Blocking shots dangerous — for growth of hockey

Devils forward Stephen Gionta leaps into the air as Rangers forward Ruslan Fedotenko attempts to...

Devils forward Stephen Gionta leaps into the air as Rangers forward Ruslan Fedotenko attempts to block a shot from the point in front of goaltender Henrik Lundqvist during Game 1 of the NHL Eastern Conference final at Madison Square Garden in New York, N.Y., May 14, 2012. (MIKE SEGAR/Reuters)

ERIC FRANCIS, QMI Agency

, Last Updated: 2:59 PM ET

CALGARY - For the sake of the game, let’s hope this shot blocking craze is just a fad.

Otherwise, kids will have yet another reason to quit hockey.

Not only is it painful to watch on TV, but absolutely nobody alive likes the prospect of stepping in front of a hard rubber disc travelling faster than most cars on the Deerfoot.

When you are paid millions of dollars to play the game and a Stanley Cup is within sight, it’s understandable to see guys making such sacrifices.

However, when you are just a kid playing the game at any level, the last thing you want to do is block shots with regularity.

Any minor hockey coaches out there who think incessant shot-blocking is the new trend need to know eight of the top-11 shot-blocking teams in the NHL missed the playoffs this season.

In other words, just because the New York Rangers have survived this long based largely on the fact they’re responsible for more blocks than Lego doesn’t mean it can be relied on as a tactic.

The focus for kids needs to be skill development and not something as painful, dangerous and unnecessary as throwing your body in front of slap-shots and risking even more injury than the game already threatens.

Let the goalies make the saves — that’s why they have that bulky equipment designed especially for such a task.

Otherwise, enrollment and viewership in our great sport will continue to decline in this country.

Now for more notes, quotes and anecdotes from a sports world wondering how Los Angeles Kings GM Dean Lombardi could ever have spent even five minutes considering the possible trade of eventual Conn Smythe Trophy winner Dustin Brown.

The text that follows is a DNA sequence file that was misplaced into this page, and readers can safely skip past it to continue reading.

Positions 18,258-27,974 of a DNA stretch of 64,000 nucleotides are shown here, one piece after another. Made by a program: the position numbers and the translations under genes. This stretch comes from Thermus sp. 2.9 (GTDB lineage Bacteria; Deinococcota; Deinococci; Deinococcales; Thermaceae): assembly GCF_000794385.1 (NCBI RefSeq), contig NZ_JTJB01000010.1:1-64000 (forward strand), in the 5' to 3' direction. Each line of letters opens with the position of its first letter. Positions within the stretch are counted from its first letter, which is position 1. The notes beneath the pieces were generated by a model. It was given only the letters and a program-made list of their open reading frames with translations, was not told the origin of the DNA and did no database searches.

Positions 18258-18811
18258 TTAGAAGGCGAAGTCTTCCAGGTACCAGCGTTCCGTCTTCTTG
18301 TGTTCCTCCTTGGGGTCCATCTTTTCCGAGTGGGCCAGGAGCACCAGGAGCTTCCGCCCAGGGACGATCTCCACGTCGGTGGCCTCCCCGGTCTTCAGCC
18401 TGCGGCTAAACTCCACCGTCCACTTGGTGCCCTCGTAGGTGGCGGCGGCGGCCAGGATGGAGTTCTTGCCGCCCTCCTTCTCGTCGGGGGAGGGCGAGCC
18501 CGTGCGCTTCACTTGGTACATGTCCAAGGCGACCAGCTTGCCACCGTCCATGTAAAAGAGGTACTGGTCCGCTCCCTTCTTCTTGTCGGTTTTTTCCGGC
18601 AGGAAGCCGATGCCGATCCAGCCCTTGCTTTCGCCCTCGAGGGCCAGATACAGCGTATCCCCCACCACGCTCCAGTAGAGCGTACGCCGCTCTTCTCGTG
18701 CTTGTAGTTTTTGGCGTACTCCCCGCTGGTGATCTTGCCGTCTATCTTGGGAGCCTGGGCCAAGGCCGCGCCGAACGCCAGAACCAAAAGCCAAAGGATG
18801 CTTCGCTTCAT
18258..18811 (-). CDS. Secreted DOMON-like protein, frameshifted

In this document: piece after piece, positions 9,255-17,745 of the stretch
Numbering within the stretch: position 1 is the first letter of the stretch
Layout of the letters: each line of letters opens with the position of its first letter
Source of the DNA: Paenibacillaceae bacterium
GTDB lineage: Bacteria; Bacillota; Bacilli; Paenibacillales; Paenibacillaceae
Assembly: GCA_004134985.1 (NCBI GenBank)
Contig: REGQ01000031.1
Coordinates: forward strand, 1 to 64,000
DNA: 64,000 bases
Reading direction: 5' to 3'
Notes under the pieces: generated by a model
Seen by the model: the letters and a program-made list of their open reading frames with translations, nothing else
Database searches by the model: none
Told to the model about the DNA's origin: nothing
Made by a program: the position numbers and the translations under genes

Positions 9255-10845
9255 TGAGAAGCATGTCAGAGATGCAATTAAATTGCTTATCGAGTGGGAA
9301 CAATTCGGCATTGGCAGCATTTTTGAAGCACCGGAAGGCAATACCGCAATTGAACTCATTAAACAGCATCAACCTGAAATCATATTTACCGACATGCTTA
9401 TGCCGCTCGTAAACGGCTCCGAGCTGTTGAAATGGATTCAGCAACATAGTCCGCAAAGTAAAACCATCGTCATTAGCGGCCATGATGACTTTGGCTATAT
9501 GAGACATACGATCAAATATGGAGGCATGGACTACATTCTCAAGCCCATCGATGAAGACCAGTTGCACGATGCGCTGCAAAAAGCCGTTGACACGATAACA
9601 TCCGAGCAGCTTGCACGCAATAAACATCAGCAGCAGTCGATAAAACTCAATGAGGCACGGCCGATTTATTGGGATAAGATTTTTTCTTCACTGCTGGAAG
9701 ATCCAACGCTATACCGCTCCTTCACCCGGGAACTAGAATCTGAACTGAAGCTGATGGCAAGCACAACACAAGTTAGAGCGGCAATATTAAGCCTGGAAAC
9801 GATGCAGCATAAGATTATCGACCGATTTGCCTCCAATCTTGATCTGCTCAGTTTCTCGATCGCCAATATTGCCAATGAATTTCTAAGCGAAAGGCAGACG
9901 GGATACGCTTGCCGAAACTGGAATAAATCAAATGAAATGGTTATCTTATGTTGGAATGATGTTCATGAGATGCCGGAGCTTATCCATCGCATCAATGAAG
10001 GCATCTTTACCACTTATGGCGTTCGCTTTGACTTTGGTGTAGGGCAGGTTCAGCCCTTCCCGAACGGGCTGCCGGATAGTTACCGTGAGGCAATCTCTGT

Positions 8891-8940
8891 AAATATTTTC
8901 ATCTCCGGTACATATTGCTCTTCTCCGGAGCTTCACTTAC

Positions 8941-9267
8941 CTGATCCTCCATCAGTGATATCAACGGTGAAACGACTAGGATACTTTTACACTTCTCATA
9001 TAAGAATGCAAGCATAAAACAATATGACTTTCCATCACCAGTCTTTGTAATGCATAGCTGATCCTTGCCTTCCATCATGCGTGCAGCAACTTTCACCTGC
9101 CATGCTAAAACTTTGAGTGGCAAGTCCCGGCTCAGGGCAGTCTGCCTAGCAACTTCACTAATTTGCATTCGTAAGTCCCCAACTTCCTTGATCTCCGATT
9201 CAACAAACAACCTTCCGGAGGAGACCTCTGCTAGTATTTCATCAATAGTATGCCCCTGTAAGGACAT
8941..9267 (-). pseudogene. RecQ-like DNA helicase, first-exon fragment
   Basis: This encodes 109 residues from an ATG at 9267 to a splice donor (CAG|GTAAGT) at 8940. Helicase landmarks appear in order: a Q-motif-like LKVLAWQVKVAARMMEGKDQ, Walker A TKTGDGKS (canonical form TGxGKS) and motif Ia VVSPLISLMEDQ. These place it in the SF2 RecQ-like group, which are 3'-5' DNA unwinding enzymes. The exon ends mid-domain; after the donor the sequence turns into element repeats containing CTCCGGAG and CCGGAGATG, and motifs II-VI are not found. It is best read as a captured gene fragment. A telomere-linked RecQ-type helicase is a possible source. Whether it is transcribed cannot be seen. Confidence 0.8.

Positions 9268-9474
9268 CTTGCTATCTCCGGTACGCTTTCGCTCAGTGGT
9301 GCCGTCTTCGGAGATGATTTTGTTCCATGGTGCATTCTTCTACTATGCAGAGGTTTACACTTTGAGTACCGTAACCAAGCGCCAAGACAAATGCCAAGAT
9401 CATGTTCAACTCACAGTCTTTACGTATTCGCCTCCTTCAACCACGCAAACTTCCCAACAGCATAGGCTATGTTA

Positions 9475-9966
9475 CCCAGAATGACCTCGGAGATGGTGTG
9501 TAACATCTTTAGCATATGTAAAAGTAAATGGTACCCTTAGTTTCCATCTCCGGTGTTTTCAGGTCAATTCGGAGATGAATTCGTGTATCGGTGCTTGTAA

AROUND THE HORN

Word is one of the big reasons the Calgary Flames have been taking their time to start their coaching search is the prospect of snapping up San Jose Sharks head coach Todd McLellan if he were to be let go by GM Doug Wilson. Because he wasn’t, the Flames start the real search with Bob Hartley, Troy Ward and Mike Sullivan as the frontrunners. The McLellan move would have been interesting as it was another hot-shot Sharks coach — Darryl Sutter — who the Flames likely saved their franchise with back in 2002 ... Shockingly, the question is not if anyone can beat the Kings but if the eventual Eastern Conference champ can even win a game off them — they are that solid in every possible aspect these days … While defenceman Drew Doughty gets most of the credit for a Kings blueline that has been beyond stellar this spring, two lesser lights deserve more credit than they’ve been given. Rookie Slava Voynov and slick sophomore Alec Martinez have quietly established themselves as regular NHLers. And while both have played prominent roles with the man-advantage and in 5-on-5 situations, their emergence gave Kings management confidence they could trade Jack Johnson to land Jeff Carter and further bolster their top two forward units.

PARTING GIFTS

This astute observation from TSN’s Dan O’Toole: “A bubble hockey game has a better buzzer than MSG.” … Yes, as stated here for three months now, Brent Sutter is still the obvious hire for the Edmonton Oilers. Would have been an easier sell had he returned home from Europe with a gold medal, but he’s still the perfect fit for the job — and vice-versa ... Believe it or not, before Thursday’s game, the Kings had not trailed since the opening period of Game 1

vs. the St. Louis Blues and have won nine straight road playoff games dating back to last year … Wondering if the saddest part of the Coyotes’ inevitable demise for viewers is the fact the series likely won’t return to Glendale — home of the red-headed smokeshow sitting behind Dave Tippett. You know exactly who I’m talking about.

eric.francis@sunmedia.ca

On Twitter: @ericfrancis


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